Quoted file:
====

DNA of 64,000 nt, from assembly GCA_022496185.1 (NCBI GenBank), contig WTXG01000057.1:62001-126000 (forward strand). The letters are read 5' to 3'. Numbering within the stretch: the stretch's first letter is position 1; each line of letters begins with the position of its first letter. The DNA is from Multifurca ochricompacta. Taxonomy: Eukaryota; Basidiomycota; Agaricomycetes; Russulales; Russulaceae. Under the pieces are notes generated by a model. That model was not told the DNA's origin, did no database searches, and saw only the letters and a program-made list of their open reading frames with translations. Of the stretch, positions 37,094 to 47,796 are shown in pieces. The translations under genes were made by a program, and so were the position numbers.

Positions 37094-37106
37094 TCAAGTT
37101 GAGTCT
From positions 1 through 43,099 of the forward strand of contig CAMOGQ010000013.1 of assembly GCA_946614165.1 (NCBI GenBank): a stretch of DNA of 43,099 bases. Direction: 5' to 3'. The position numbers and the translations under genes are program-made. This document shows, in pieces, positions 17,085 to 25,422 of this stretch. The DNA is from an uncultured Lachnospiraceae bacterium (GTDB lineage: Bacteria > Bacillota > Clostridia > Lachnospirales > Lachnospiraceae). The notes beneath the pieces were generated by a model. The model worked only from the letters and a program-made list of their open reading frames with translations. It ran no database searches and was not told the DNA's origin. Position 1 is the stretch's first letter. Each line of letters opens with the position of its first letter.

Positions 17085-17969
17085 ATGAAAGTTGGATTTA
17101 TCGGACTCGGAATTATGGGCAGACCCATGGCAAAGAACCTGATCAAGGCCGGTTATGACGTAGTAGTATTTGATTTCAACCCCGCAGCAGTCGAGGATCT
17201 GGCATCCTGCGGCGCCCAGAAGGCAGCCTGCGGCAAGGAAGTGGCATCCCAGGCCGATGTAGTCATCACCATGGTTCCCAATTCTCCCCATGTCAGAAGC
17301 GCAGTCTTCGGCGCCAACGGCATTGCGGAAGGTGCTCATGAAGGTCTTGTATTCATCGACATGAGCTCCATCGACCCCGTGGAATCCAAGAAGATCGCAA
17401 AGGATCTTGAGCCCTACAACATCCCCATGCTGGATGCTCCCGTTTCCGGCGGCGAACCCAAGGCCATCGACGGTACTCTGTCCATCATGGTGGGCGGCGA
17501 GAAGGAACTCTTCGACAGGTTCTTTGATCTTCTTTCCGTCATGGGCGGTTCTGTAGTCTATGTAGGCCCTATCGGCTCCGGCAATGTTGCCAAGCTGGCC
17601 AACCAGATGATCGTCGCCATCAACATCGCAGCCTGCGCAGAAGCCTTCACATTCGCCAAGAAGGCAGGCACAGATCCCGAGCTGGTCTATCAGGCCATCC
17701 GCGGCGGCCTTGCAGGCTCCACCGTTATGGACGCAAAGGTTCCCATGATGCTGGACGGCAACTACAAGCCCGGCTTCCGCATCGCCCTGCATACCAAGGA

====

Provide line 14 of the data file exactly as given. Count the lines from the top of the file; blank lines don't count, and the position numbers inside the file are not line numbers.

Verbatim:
17701 GCGGCGGCCTTGCAGGCTCCACCGTTATGGACGCAAAGGTTCCCATGATGCTGGACGGCAACTACAAGCCCGGCTTCCGCATCGCCCTGCATACCAAGGA